Thursday, January 28, 2016

Imprisoned armed standoff leader tells remaining occupiers, 'please go home'

Ammon Bundy, the imprisoned leader of the armed standoff at Malheur National Wildlife Refuge in rural Harney County, Oregon, told his remaining supporters on Wednesday to go home, Dave Seminara, Julie Turkewitz and Kirk Johnson report for The New York Times. Bundy was among a group arrested on Tuesday in an incident with law enforcement that left standoff spokesman Robert "LaVoy" Finicum dead. Bundy said in a statement released by his lawyer: “To those remaining at the refuge, I love you. Let us take this fight from here. Please stand down. Go home and hug your families. This fight is ours for now in the courts. Please go home." (Bend Bulletin photo by Joe Kline: A roadblock five miles from the refuge)

As of Wednesday night, seven occupiers remained at the refuge, reports the Times. David Fry, one of the occupiers, told reporters they would stay “until someone starts listening or until they slaughter us." Group members "said they believed Finicum was murdered and that holding Ammon Bundy in jail was an outrage to them." They said they "took a vote and decided to dig in and stay; on a streaming video from inside the refuge, a handful of men could be seen carrying long guns, operating a backhoe belonging to the federal government and speaking darkly of a bloodbath."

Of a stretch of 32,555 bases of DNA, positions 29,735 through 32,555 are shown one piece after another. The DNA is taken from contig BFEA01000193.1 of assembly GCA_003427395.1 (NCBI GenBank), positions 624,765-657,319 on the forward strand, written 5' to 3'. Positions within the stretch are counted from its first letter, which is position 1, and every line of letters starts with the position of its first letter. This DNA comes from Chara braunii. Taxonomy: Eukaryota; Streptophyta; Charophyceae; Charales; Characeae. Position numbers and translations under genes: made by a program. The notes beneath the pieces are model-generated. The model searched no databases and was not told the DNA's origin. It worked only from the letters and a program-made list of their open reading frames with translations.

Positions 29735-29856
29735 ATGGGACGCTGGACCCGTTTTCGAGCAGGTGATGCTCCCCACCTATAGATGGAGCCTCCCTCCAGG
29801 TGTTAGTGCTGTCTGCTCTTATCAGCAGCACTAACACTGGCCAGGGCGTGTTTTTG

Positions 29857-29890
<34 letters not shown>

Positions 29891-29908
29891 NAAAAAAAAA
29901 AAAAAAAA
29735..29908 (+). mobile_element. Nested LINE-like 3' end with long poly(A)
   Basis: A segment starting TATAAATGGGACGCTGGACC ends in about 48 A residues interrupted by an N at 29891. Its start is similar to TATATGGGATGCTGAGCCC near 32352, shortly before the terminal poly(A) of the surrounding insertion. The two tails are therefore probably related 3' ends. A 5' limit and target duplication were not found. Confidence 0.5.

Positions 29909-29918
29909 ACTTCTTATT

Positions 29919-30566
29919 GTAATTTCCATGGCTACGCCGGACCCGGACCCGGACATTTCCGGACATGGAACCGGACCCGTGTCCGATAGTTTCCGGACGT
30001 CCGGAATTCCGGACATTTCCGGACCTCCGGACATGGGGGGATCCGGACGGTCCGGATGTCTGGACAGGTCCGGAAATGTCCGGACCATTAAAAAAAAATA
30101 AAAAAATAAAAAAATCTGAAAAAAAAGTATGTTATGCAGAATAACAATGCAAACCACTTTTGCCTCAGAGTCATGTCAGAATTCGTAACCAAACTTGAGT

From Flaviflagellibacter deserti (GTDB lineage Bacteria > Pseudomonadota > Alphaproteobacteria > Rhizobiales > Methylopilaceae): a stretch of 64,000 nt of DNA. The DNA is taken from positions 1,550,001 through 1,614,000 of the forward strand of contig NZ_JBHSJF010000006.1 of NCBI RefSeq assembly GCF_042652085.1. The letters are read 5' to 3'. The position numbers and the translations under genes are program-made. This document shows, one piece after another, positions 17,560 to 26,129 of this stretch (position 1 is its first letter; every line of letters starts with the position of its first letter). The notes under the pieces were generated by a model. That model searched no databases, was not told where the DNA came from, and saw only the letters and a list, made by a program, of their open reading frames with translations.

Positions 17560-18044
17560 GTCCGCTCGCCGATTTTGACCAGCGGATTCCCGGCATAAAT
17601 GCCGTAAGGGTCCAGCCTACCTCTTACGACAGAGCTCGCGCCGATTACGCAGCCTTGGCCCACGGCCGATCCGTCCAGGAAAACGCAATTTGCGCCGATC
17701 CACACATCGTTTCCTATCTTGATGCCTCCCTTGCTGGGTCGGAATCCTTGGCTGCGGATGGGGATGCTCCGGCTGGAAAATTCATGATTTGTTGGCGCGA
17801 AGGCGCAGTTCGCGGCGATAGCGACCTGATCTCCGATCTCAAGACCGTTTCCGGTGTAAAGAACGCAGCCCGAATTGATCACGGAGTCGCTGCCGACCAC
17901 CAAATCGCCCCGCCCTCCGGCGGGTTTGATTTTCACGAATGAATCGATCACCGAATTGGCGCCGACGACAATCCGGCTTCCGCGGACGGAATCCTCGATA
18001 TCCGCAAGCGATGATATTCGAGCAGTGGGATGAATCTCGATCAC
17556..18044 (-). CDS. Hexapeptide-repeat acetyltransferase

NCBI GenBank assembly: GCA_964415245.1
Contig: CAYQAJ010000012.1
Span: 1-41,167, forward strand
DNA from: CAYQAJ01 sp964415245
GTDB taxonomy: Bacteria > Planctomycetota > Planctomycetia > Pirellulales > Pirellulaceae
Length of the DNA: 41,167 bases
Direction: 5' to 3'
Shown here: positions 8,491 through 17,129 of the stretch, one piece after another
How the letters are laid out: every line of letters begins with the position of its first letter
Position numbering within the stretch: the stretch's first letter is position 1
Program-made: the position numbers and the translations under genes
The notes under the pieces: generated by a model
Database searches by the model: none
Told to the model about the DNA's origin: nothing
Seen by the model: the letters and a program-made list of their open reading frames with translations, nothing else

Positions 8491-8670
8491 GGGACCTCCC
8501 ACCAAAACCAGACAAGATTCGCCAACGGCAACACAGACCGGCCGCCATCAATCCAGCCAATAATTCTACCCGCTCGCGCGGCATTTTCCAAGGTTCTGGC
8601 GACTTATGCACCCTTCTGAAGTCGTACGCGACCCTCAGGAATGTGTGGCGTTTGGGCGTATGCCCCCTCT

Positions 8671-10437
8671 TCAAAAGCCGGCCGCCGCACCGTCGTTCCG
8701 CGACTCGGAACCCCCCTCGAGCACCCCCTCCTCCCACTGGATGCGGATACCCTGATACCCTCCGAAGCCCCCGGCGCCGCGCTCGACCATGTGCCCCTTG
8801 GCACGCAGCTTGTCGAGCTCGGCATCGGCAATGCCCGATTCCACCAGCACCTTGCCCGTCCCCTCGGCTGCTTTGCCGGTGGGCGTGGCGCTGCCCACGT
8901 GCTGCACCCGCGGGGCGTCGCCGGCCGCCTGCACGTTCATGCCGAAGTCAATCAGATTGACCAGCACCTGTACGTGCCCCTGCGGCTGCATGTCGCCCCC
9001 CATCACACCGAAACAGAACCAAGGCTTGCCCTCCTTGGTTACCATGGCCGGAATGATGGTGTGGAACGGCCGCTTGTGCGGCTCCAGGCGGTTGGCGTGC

"Also on Wednesday, law enforcement officials—for the first time since the occupation started Jan. 2—set up barricades and checkpoints on a two-lane road into the refuge where a few weeks ago there were barely any vehicles," reports the Times. "They vowed to stop and interrogate anyone who tried to enter or leave the Malheur, as most people here call it, saying that protesters who wanted to leave peacefully would be allowed to do so. They made it clear that the days when journalists could mingle freely with the protesters, and local ranch families could drop by with a batch of soup or just to chat, were over." (Read more)

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